Guns, Germs, And Steel Essay

624 words - 3 pages

Alfred Crosby, Jared Diamond, David Jones, and Charles Mann use contradictory theories to analyze the components of disease, geography and environment and their impact on the era known as the “Columbian Exchange.” Although each historian reaches different conclusions about the particular environmental factors that most affected the New World’s society, culture, and economy, they all emphasize the unpredictable nature of cultural and biological contact while underscoring the influence of human interaction with the environment.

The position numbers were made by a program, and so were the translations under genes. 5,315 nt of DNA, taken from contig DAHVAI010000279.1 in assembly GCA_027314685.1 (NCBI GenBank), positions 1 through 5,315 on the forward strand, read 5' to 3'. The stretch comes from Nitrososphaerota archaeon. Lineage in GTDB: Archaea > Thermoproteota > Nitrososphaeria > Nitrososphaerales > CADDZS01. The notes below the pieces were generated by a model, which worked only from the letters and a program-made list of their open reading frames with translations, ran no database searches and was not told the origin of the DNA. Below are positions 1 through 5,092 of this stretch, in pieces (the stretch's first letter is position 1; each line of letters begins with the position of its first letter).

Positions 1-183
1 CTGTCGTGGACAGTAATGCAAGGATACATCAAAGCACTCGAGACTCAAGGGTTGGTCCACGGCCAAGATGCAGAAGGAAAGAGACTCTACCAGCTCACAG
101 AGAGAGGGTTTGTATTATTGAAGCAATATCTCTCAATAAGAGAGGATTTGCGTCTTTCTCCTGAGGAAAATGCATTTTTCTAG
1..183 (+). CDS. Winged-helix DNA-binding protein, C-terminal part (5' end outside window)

Although they differ, Crosby, Diamond, Jones, and Mann each attempt to retell and reanalyze the impact of the “Columbian Exchange” that is not shaped by the traditional glorification of the white, European male. Specifically, while Crosby argues that disease was the primary agent that allowed European colonists to conquer the natives of the New World, Jones discusses how the environment, politics, and social factors contributed to the devastation caused by Native Americans’ exposure to diseases. Diamond deduces that geography determines the prosperity of a particular society and credits the success of a society with available agriculture and domesticable animals, while Mann writes about the unintended biological effects, particularly from malaria and tobacco, which boosted the homogenocene. Each theory exemplifies how human interaction between “old” and “new” environments produced multitudes of unforeseeable consequences such as disease and invasive plant and animal species. In addition to illustrating how human contact with new climates and cultures had the power to shape history, these theories also attempt to provide alternative historical narratives free from traditional racial constructs. Crosby hypothesizes that European domination over Native Americans resulted from disease rather than intellectual or technological superiority. By linking prosperity to geography and inferring that societal success depends on the luck of location, Diamond also moves away from racist narratives. Mann also refutes racist history by challenging the traditional portrait of the competent European colonist and by suggesting that African slaves possessed...

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